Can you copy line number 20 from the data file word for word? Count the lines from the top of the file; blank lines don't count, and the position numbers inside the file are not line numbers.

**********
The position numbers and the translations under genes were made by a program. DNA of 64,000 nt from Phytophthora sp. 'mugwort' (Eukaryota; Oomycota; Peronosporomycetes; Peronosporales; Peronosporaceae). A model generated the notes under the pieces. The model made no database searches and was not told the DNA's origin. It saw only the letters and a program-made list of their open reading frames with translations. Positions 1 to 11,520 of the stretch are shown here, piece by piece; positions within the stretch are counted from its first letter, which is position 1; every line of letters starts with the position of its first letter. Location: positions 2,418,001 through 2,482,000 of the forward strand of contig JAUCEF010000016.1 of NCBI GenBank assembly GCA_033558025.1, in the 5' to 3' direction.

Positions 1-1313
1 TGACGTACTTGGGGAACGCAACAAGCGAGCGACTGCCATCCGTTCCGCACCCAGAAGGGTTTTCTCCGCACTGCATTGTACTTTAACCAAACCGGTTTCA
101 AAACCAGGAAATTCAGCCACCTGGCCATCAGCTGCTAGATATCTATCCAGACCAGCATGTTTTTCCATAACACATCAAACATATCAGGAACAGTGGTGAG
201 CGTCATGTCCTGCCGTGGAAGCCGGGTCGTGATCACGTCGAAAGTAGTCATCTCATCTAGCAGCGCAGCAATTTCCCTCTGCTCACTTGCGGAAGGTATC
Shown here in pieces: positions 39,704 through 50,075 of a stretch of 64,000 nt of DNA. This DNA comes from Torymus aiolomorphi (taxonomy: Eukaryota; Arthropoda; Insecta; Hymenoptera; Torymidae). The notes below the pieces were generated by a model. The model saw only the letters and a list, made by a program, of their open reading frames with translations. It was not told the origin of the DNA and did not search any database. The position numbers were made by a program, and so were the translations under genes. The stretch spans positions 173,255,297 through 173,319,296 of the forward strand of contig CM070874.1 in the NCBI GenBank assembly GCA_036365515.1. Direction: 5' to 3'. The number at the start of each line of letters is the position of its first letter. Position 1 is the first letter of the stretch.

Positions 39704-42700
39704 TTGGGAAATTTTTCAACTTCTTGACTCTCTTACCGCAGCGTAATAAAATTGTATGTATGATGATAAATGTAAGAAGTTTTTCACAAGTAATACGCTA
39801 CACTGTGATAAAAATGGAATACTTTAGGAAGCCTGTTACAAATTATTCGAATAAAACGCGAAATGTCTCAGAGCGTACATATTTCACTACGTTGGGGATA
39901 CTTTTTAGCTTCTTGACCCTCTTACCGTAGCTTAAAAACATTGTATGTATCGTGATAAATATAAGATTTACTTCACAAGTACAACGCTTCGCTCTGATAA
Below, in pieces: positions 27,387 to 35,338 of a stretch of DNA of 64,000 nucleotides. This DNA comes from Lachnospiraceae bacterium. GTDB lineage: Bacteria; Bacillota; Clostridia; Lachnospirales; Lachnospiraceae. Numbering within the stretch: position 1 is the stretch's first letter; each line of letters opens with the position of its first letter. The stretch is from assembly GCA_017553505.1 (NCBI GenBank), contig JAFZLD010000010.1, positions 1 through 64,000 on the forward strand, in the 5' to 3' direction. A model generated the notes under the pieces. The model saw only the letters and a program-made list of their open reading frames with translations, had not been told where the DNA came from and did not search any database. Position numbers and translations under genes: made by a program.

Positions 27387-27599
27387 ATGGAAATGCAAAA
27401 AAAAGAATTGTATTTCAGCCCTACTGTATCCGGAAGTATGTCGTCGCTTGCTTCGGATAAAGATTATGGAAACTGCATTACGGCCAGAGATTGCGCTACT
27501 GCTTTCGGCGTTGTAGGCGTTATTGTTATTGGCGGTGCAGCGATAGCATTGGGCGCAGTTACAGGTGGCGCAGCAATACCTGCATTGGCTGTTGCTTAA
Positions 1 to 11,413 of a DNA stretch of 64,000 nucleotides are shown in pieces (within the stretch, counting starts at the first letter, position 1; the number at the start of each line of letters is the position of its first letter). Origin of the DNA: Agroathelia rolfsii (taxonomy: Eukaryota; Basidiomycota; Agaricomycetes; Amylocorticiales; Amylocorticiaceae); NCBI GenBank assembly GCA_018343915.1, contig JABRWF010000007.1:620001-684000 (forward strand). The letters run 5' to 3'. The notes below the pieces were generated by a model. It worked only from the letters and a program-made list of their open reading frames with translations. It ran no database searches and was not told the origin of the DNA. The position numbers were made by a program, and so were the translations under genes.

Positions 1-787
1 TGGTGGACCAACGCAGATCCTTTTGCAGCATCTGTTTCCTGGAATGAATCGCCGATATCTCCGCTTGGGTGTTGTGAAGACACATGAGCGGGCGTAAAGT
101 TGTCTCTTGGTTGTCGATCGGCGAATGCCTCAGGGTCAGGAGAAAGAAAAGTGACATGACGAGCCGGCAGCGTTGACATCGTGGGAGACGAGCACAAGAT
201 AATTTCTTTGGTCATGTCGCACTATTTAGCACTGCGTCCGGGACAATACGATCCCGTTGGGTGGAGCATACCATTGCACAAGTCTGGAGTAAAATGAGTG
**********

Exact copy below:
201 AATTTCTTTGGTCATGTCGCACTATTTAGCACTGCGTCCGGGACAATACGATCCCGTTGGGTGGAGCATACCATTGCACAAGTCTGGAGTAAAATGAGTG